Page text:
US Congress ended a more special hearing, where important players in cryptocurrency world talked about Web 3.0 with congressmen in Capitol Hill. Coinbase, FTX were among the six cryptocurrency companies and organizations that were eager to testify on the growing importance of the market and industry of the regulation.
The hearing lasted for five hours. The meeting was held by the Financial Services Committee of the US House of Representatives. Members of both parties, including Republicans and Democrats, participated. The crypto companies in attendance were from FTX, Circle, Coinbase, Bitfury, Paxos and Stellar Development Foundation.
Cryptocurrency is a highly controversial area, and most of the previous hearings held in the US Congress revolved around the questioning of it by lawmakers. The most typical one is Meta (formerly Facebook) whose CEO Mark Zuckerberg attended the Washington Congress event for the cryptocurrency, Libra.
On October 24, 2019, Facebook CEO Mark Zuckerberg attended a congressional hearing in Washington and accepted questions from congressmen. Although he repeatedly explained and promised that Libra would represent the interests of the United States, he faced criticism from many congressmen where he was called a robot and his expression was extremely embarrassing.
But two years later, this hearing on cryptocurrency was called as the friendliest to cryptocurrency in history, although some lawmakers still expressed concerns about cryptocurrency’s carbon emissions, anti-money laundering, and impact on the U.S. dollar., But more content is about understanding the technology of cryptocurrency and its current functions, in order to better supervise it.
It is worth noting that at this hearing, Brian Brook, the CEO of crypto mining company BitFury, also introduced the concept of Web3.0 to members of Congress. Web3.0 is a derivative of the current Internet’s underlying protocol World Wide Web. Within this concept, the Internet has experienced the Web1.0 era and is currently in the Web2.0 era. Web3.0 is what people expect for the next generation of the Internet. It means that machines can read any information (that is, the semantic web). Websites can provide smart selection and better information based on information (artificial intelligence). The Internet is ubiquitous (Internet of Things). More importantly, the ownership of Internet data will be decentralized.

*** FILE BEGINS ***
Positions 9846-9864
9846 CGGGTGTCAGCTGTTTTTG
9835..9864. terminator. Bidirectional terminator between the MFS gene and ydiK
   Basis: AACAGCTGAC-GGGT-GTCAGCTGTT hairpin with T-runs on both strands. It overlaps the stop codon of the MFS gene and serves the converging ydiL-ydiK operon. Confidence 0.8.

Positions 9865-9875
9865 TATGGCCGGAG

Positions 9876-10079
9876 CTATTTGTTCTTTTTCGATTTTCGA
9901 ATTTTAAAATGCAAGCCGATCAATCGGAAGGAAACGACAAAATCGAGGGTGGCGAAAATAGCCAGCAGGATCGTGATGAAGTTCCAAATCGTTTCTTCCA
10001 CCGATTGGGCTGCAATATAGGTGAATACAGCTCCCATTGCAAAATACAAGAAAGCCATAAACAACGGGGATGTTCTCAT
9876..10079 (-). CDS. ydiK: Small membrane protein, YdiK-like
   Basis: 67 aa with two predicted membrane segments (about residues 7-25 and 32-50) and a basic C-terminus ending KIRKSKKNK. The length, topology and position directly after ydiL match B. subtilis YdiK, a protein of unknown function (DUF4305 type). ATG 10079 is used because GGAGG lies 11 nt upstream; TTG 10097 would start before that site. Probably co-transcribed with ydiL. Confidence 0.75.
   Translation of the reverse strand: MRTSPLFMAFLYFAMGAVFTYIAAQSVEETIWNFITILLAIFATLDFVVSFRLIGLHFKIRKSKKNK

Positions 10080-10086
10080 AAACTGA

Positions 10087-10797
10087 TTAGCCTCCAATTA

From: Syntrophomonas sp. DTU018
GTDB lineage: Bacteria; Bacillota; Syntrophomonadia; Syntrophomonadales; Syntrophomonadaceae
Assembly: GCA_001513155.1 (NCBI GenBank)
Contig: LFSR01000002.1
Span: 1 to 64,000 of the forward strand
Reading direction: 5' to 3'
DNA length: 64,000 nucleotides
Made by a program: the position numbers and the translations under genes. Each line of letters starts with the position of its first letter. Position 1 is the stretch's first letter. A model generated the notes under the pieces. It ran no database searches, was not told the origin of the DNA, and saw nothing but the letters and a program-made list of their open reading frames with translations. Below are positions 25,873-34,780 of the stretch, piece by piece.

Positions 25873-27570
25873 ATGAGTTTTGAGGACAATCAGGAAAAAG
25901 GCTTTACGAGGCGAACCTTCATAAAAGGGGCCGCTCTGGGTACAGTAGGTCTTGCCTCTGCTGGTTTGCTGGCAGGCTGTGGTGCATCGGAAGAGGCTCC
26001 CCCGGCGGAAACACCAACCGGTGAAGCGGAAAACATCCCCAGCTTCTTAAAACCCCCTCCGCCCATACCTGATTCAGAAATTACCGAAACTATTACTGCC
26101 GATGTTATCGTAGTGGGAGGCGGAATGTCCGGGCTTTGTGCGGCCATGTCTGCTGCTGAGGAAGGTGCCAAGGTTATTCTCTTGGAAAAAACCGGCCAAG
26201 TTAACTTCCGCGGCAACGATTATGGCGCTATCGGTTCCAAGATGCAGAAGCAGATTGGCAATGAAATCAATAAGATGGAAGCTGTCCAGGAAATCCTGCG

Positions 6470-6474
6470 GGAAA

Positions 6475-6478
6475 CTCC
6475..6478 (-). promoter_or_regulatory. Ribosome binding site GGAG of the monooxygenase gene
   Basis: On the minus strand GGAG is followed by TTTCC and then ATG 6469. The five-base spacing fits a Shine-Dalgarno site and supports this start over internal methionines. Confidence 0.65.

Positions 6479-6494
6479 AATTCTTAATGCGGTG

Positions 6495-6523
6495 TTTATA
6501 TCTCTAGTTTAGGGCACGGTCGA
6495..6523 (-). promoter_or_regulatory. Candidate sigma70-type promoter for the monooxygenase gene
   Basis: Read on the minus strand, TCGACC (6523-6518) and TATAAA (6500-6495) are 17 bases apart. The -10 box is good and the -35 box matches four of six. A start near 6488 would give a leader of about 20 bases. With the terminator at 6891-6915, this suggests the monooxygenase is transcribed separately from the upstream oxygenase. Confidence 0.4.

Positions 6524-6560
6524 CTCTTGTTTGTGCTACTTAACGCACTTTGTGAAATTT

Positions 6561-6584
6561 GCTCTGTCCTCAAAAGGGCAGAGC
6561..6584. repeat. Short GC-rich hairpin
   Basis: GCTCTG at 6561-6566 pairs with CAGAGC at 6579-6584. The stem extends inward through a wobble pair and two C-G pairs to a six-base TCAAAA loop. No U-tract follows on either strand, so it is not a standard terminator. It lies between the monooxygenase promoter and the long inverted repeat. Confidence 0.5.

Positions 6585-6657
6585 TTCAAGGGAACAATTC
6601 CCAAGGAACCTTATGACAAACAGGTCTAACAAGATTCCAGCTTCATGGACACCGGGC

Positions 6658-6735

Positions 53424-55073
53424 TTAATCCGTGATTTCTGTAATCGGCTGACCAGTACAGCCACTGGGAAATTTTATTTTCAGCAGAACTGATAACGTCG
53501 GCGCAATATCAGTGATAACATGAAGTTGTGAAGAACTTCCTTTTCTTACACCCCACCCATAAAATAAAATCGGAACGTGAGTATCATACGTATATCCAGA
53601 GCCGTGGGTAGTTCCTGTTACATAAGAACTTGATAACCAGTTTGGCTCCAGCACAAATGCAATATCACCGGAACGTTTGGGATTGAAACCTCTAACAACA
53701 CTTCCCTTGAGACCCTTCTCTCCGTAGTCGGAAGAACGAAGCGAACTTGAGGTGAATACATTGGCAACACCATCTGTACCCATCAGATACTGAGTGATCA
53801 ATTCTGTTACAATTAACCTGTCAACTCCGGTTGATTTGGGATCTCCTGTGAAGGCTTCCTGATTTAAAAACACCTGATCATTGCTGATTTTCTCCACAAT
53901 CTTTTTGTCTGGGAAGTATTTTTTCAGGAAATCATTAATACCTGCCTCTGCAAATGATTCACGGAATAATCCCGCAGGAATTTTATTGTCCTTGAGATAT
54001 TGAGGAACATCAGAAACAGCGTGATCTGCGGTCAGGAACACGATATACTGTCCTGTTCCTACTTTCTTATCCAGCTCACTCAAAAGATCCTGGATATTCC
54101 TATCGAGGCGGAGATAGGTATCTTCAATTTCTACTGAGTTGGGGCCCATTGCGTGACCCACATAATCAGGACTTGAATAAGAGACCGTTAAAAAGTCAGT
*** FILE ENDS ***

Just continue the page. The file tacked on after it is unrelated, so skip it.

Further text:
In 1989, a team led by Tim Berners-Lee in CERN (European Institute of Particle Physics) submitted a new protocol for the Internet and a document system using the protocol. The team named this new system World Wide Web, or for short WWW (World Wide Web), its purpose is to enable scientists around the world to use the Internet to exchange their work documents. Later, this new system was designed to allow any user on the Internet to search and obtain documents from the databases of many document service computers, and gradually developed into the Internet as we know it today.
Brian Brook, former acting administrator of the U.S. Office of the Comptroller of the Currency (OCC) and current CEO of BitFury, said in response to congressmen: In the Web1.0 era, Internet content is only readable, similar to magazines, which can only be read but not interactive. Web2.0 The innovation of the times is that Internet content has become readable + writable. Internet users can not only receive content, but also create content, but these data have been commercialized by a few companies, including Facebook and Google. Differences in Web3.0 It is that users can own the ownership of Internet content. You cannot own the current Internet (that is Google and other companies), but you can own Ethereum. Web3 allows users to become the owners of the Internet, not just a monopoly.
By the way, Brian Brook explained that the essence of cryptocurrency is to allow users to own the underlying network. This was responded by Ms. Waters, Chairman of the Financial Services Committee of the US House of Representatives, and asked him to explain how cryptocurrency has integrated into the Internet revolution. Brian Brook used Bitcoin and Ethereum as examples, and pointed out that when users own these cryptocurrencies themselves, they also have partial ownership of the blockchain. Taking Ethereum as an example, users can directly use these Tokens that can represent the network to vote on its future development.